Netanyahu proved that long ago. In his first 11 years in power, he bristled at the pressure Democratic administrations in the United States applied and claimed that the conflict could be resolved under the tutelage of a Republican president. But during Donald Trump’s administration, Netanyahu pocketed American concessions, such as the relocation of the US embassy to Jerusalem, without offering the Palestinians any tangible benefits.

While Netanyahu’s defenestration will be a slow burn, that of his subordinates will ensue in the weeks following a lull in the violence. The Agranat commission recommended the termination of only a handful of officers, mostly in the intelligence branch. The soul-searching brought about by this war will extend deeper into the army and spread to include the senior echelons of the internal security service.

Hamas may find itself facing a similar reckoning. Israel’s security establishment often speaks of destroying “the terrorist infrastructure.” The attack will provide it the opportunity to do so.

A large-scale Israeli ground invasion is certain, and a long-term occupation likely. Though Hamas leaders will relocate to underground bunkers, it is doubtful they will find secure shelter.

Hamas and other radical organisations situate themselves within the framework of history. But a gaze towards the New World is more fitting. In 1996, the Peruvian Túpac Amaru Revolutionary Movement took hundreds of hostages at the Japanese ambassador’s residence in Lima. The spectacular attack captured the world’s attention. A subsequent military raid freed the hostages while dealing the organization a death blow from which it never recovered.

The international community will give Israel a wide berth to do the same to Hamas. The usual outcry of concern for civilian casualties will be muted, just as it was during Israel’s 2006 war with Hezbollah. But Western governments can be most effective by using their clout to pressure then allies to expel Hamas officials, close their offices, and ban fundraising.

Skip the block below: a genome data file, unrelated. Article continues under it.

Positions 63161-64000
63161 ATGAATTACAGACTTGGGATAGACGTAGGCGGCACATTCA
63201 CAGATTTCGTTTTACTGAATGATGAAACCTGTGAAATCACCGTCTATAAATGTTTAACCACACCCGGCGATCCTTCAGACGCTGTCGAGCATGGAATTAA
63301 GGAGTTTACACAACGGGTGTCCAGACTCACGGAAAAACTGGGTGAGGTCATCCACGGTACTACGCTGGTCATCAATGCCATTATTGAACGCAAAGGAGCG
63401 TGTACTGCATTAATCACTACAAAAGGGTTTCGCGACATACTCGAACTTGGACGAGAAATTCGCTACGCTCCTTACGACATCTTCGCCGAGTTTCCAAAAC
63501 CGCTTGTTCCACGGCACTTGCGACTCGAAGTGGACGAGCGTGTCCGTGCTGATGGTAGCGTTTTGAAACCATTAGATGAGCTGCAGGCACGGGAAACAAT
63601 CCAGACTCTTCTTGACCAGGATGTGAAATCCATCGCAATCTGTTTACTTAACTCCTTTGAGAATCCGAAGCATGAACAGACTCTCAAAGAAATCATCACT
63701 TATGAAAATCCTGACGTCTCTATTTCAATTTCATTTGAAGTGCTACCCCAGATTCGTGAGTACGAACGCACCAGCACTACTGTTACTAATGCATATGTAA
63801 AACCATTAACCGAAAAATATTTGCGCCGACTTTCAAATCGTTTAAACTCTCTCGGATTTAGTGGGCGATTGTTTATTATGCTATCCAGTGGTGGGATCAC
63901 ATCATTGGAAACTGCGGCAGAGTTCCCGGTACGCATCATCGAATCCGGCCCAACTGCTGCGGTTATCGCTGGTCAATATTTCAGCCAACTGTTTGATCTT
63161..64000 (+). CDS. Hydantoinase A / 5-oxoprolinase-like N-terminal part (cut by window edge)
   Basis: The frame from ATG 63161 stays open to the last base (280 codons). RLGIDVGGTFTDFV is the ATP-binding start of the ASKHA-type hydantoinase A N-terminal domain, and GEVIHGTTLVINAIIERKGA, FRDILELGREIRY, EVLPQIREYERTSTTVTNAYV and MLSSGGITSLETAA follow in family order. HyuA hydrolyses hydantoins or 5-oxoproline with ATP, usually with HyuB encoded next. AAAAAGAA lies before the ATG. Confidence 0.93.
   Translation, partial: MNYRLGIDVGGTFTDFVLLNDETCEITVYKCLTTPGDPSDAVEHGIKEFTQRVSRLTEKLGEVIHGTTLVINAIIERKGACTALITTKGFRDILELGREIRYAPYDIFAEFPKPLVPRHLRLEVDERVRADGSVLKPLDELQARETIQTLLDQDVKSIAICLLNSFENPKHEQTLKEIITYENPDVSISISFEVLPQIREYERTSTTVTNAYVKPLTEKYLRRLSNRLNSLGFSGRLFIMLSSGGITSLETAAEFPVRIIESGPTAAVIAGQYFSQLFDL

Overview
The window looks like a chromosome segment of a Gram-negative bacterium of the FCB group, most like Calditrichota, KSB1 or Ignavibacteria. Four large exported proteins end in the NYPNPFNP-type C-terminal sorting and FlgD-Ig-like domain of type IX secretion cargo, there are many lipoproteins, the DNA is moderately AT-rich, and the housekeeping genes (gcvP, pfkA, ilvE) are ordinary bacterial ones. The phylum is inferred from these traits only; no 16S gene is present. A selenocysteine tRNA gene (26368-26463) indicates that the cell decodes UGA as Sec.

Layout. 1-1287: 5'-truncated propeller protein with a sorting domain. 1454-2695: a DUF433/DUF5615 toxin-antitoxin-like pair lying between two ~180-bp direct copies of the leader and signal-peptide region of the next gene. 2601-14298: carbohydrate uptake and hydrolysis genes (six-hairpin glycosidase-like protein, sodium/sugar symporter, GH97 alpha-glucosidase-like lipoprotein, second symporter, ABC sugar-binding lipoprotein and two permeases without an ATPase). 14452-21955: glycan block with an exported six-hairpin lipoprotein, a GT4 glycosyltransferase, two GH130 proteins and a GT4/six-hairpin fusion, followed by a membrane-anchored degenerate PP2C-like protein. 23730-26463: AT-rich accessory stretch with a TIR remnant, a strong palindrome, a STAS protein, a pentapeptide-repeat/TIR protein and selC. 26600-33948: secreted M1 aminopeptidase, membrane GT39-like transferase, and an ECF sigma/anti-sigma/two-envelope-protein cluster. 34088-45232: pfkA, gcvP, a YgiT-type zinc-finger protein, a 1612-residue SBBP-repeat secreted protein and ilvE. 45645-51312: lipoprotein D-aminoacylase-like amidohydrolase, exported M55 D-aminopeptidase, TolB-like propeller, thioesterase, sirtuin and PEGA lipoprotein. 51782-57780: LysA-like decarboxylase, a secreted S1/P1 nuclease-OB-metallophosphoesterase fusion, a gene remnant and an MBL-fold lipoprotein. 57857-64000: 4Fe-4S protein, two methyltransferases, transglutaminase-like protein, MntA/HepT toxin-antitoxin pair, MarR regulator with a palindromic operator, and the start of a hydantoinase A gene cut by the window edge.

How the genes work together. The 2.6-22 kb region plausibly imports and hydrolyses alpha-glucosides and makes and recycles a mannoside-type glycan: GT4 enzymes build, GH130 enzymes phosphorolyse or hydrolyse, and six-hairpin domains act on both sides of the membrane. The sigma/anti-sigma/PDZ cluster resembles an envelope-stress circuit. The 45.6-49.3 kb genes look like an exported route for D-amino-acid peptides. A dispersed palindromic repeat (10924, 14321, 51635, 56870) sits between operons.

Whether the attack will close a chapter in Israeli history is the most important question. Ultimately, the 1973 war, together with the revelation in 1977 that Meir’s successor’s wife held an illegal foreign bank account, broke Labour’s 29-year grip on power.

Today, Israeli clarions are trumpeting vengeance. When they fall silent, introspection will follow. Israelis will question the conceptsiyya that they can reap the benefits of a Western nation-state while being inured to the hardships their neighbours seek to inflict on them.

But a revival of the Israeli left and a rejuvenation of the peace process are unlikely. Since the Palestinians rejected Israel’s peace plan in 2000, the left has been in the doldrums. Today, Labour has plummeted from the peak of power to one of the smallest factions in the Israeli Knesset.

In 1973, the realisation that Israel was not impregnable put the country on the road to peace with Egypt. The greatest tragedy of the current war will be the inability to do the same with the Palestinians. — Project Syndicate

Barak Barfi is a former research fellow at New America and a former visiting fellow at the Brookings Institution.